Definitions and Resources

Bullying is a reckless or intentional attempt, whether by a single individual or a group, to demean, intimidate, or abuse another individual, or to create a hostile or offensive environment. Bullying is behavior which may include verbal, physical, or written conduct or intentional electronic communication (see Cyber-bullying) and may involve threats, assault, stalking, malicious destruction of, or tampering with, the personal property of the victim, or other methods of coercion. It may occur repeatedly over time, and is often characterized by an imbalance of power between the aggressor and the victim. Bullying creates a hostile environment by interfering with an individual’s opportunities, performance, or physical or psychological well-being. It is motivated by an actual or perceived personal characteristic (such as race, national origin, marital status, sex, sexual orientation, gender identity, religion, ancestry, physical attributes, socioeconomic status, familial status, or physical or mental ability or disability), and can substantially disrupt the orderly functioning of an institution.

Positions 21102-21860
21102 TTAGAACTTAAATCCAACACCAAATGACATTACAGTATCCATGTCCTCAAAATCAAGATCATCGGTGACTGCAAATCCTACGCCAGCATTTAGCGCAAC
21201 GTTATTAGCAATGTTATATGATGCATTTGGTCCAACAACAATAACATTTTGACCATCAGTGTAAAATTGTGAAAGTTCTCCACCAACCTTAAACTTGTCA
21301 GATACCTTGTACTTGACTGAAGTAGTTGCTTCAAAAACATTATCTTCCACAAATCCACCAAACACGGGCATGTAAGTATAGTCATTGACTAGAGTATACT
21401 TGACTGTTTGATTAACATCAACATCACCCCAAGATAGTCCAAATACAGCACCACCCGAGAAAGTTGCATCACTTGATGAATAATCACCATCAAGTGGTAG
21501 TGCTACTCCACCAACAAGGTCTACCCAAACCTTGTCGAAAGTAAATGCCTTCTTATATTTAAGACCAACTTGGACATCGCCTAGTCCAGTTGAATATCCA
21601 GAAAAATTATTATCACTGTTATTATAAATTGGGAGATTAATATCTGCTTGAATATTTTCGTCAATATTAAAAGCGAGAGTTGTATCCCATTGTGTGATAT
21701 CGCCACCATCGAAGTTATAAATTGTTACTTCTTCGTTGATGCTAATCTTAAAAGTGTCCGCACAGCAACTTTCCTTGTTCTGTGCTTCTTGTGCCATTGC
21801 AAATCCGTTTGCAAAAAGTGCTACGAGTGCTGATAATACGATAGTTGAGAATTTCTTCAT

Links to information on Bullying

Bystander intervention is when individuals observe sexual violence or witness the conditions that perpetuate it, and though they are not directly involved in the situation, make the choice to intervene, speak up, or do something to prevent an incident from happening.

If you see a serious situation developing, you may be able to prevent it. Are you prepared to intervene?

Bystander intervention can be a powerful tool in preventing sexual assault, but it is important to know what you are doing and how to keep yourself safe if you decide to speak up or step up.

Links to information regarding Bystander Intervention